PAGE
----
A walkway and cycleway is proposed to replace one traffic lane between Shelly Bay and Scorching Bay on Wellington’s Miramar Peninsula. (File photo)
A proposal to convert the road between Wellington’s Shelly Bay and Scorching Bay into a one-way zone is back on the table – at almost double the initial cost.
The $250,000 proposal is one of four pilot projects put forward under the “innovating streets” programme, and would result in a 3 kilometre walkway and cycleway replacing the westbound traffic lane (towards Shelly Bay).
Motorists travelling from Scorching Bay to Shelly Bay would instead need to travel south towards Worser Bay, then through Miramar and the Miramar Cutting. That route is roughly 7km.
The project was initially put forward in May as one of several Covid-19 responses to encourage physical distancing, at an estimated cost of $130,000.
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The proposals were scrapped shortly before it was announced the country would move to alert level 1, but the council said at the time it would re-apply for Government funding later in the year through the nationwide “innovating streets” programme.
It announced on Tuesday it had secured $1 million for four projects under that scheme, including a temporary cycleway on Wilson St in Newtown, and “parklets” in Newtown and Te Aro.
Also back on the table was a $316,000 temporary cycleway on Brooklyn Rd between Webb St and Ohiro Rd, initially estimated to cost just $110,000. The project would require up to 139 car parks to be removed.
The council said the costs of the projects had increased because of a planned co-design process with the community, and because the projects proposed as Covid-19 initiatives were merely a “utilitarian” reallocation of space.
The Te Aro parklets would be constructed in the area between Ghuznee, Taranaki, Abel Smith, and Cuba streets, while the Newtown parklets were proposed for Riddiford St between Mein and Rhodes streets.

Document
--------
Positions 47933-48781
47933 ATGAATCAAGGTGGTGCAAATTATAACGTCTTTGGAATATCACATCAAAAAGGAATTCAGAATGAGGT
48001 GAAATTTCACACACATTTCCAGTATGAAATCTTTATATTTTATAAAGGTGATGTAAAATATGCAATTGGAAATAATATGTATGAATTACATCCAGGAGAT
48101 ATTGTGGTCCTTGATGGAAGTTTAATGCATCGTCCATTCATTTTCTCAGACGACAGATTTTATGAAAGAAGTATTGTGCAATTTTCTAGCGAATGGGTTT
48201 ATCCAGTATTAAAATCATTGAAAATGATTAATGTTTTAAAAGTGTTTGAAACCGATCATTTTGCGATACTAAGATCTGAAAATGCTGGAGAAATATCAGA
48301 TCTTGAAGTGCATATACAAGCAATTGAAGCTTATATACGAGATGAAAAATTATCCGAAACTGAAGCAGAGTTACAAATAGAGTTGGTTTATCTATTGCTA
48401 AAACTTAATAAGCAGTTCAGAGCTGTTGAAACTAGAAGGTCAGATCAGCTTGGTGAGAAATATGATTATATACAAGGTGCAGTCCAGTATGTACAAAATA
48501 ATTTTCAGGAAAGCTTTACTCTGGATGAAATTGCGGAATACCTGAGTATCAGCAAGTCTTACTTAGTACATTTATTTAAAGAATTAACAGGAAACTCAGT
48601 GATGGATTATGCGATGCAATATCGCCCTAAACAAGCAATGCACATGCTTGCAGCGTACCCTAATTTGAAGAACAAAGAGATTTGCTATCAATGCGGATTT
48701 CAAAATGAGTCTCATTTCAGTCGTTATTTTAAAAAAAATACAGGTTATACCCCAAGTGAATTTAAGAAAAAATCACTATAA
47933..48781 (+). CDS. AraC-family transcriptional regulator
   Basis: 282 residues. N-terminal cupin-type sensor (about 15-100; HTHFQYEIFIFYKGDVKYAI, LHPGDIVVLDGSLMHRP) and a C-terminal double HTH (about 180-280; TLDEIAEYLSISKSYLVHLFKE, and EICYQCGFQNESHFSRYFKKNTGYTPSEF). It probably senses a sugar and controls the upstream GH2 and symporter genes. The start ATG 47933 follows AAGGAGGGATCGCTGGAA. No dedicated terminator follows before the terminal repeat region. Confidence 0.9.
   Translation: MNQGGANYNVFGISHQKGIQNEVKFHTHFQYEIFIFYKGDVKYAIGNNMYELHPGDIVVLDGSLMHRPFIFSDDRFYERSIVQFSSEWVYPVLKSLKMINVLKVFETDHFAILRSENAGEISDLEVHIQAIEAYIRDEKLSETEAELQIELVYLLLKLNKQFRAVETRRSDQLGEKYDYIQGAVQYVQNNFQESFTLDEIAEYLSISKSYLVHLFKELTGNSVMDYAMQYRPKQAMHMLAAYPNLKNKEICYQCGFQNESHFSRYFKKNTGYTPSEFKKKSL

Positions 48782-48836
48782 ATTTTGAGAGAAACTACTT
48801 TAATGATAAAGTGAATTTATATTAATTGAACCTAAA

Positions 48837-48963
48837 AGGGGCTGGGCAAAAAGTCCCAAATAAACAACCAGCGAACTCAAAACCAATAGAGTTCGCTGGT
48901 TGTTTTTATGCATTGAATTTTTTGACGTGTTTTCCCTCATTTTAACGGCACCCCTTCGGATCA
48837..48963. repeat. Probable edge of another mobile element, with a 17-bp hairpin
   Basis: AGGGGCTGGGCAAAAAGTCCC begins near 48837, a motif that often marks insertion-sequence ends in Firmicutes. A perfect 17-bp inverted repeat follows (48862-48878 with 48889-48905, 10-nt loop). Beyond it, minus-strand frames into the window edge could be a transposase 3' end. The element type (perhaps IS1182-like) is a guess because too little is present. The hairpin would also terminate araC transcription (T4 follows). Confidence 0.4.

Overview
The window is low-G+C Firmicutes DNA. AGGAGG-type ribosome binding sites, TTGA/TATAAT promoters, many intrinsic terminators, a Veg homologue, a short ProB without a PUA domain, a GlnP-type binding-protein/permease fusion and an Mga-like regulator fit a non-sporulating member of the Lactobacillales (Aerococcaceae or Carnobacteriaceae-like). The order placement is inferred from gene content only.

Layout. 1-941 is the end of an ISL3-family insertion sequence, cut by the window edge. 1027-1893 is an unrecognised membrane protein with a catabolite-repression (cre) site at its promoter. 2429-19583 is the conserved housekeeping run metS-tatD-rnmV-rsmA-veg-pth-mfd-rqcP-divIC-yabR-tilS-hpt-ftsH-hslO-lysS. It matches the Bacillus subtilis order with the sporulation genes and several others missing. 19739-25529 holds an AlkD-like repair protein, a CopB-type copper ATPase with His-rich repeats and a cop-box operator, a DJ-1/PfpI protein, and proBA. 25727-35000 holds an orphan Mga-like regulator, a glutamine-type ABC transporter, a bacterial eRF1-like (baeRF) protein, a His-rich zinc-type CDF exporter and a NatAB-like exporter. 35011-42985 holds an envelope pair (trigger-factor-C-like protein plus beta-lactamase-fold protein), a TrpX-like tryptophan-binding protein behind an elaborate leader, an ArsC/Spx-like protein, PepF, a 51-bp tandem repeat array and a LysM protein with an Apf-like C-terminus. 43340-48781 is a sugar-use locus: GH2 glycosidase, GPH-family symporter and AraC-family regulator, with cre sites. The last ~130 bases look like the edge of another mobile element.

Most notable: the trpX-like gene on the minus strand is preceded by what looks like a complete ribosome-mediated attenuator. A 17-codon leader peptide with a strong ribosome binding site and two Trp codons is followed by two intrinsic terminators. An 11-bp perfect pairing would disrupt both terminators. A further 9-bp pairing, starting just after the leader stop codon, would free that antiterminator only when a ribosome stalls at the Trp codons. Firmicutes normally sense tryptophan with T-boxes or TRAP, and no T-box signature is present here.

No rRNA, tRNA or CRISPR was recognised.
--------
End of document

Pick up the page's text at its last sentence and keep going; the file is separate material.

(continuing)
They would also require car parks to be removed, and cost almost $500,000.
A parklet is a footpath extension that provides more space and amenities for people using the street.
The Government funding means NZTA would pay for 90 per cent of the project costs, with the council to fund the remaining 10 per cent.
Although proposed as temporary measures, the projects need to demonstrate a “pathway to permanence” to be approved for funding.
Wellington Deputy Mayor Sarah Free said it was unclear how many car parks would need to be removed to make way for the Wilson St cycleway or the Te Aro and Newtown parklets.
“We are looking forward to seeing the ideas from the community about how we can make our streets and spaces even better.”
Councillor Jenny Condie, who holds the associate transport portfolio, said it would co-design options with the community, a new approach for the council,.
“This is a new way of working and engaging for the council, and a good test for how agile we can be.”
Wellington design studio Isthmus would lead the co-design process. Work would begin soon on the parklets and the Miramar Peninsula cycleway.
Free said proposals for an Onepu Rd cycleway – one of the initial Covid-19 response initiatives – would remain on hold until pedestrian improvements were made near the Kilbirnie bus hub between Kilbirnie Cres and Rongotai Rd.
Cycling advocates applauded the proposals, but said community engagement would be essential to getting good results.
“Wellington people strongly supported the use of trial street designs when consulted earlier this year. The key to success is an authentic co-design process with the community,” Cycle Wellington spokesperson Patrick Morgan said.